Author Michaela Chung of The Irresistible Introvert did a radio interview for The Candy Palmater Show. Although Palmater identifies as an extrovert, she is married to an introvert and shows great interest in learning about introversion. As Chung discussed what introversion is and how she discovered she was an introvert, Palmater shared her disturbing experience at a workshop she attended in the past. She mentioned that as the presenter discussed the different personality types, he wrote the words “introvert” and “extrovert” on the board, and then proceeded to draw a huge X over the word “introvert” and circled the term “extrovert.”
Palmater’s story goes to show that biases and stigmas still occur around the concept of introversion. Although Chung mentioned that author Susan Cain of Quiet was essentially a catalyst for the big movement introverts have joined to be recognized and heard, with the unrelenting power struggles for one personality type to be socially better than the other, the competitive nature has failed to bring the best out of people. As a result, introverts and extroverts are pushed even further away from each other, creating a larger gap on the personality spectrum. So, how can introverts work through these issues of social intolerance? Psych2Go shares with you 5 ways to explain your introversion to others:
1. Master your subject, but also master yourself, because your introversion is a part of who you are.
Do your research! Chung has written many articles about introversion, so speaking about it has become second nature to her when she does interviews about the subject to teach others about the knowledge she has gained. She states that she can speak about introversion with ease, because with the amount of time and effort she has spent learning about it, she feels prepared and well-equipped to talk about it openly —rather than feeling clueless and reluctant. A great place to start is by reading books and articles about introversion and highly sensitive people (which we at Psych2Go offer!) and becoming familiar with Myers-Briggs personality types.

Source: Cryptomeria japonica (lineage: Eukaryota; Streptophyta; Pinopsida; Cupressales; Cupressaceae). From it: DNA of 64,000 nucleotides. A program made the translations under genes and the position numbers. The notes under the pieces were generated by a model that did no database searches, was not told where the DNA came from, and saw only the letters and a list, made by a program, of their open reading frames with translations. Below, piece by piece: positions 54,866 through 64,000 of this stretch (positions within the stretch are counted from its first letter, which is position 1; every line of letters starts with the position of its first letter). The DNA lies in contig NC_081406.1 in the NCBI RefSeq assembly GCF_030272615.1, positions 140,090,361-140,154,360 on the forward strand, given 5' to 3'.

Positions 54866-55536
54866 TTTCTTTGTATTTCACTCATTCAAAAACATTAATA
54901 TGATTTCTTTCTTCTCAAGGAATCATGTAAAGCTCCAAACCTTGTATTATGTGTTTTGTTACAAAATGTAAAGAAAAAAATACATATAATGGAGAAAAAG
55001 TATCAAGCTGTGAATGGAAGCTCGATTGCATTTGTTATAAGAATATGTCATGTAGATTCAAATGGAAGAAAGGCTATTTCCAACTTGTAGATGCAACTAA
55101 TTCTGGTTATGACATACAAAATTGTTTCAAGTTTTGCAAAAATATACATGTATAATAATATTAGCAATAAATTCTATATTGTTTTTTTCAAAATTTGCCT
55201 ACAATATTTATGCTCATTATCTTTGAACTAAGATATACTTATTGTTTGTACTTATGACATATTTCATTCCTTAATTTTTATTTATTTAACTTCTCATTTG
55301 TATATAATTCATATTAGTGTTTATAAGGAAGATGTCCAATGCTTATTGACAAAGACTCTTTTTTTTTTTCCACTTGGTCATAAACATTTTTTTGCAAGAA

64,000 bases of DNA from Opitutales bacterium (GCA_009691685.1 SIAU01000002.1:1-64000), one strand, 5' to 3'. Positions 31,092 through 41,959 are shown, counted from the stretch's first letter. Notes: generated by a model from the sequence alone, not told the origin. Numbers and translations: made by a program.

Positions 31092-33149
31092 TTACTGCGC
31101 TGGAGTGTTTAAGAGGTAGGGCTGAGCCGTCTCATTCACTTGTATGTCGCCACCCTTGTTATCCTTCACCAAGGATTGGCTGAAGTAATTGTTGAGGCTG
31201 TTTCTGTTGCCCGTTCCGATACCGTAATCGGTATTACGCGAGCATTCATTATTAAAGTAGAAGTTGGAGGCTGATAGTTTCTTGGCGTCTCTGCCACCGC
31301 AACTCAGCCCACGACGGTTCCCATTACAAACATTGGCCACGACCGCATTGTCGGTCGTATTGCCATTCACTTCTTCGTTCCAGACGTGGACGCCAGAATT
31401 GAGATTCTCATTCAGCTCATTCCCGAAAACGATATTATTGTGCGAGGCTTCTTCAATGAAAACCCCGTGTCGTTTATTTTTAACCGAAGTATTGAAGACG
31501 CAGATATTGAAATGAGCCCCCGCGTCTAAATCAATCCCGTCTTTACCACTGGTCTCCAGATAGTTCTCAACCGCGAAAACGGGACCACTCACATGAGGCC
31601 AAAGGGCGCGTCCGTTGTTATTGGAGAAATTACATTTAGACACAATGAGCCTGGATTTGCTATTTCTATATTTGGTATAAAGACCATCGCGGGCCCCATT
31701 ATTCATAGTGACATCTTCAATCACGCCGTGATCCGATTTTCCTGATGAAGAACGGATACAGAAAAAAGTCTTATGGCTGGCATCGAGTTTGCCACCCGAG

But, it doesn’t stop at being book smart. True mastery is being able to take the information you’ve read about and applying it to your own introversion. When you explain introversion to others, you don’t want to sound like a walking encyclopedia. One effective way at getting people to understand where you’re coming from is helping them relate. Make the content come alive by using the research to back up the experiences you’ve come across in your life. It’s powerful when you can encourage someone to pause, reflect, and think, Wow. I didn’t know so much was going on inside of you. Which brings me to point #2:
2. Become an effective storyteller!
Personally, I love storytelling and often use this as a technique to shed light on important issues. You don’t have to be the next J.K. Rowling or Haruki Murakami, but what really helps make your stories stick to others is the authenticity you provide. You can tell stories about the struggles you experience being an introvert.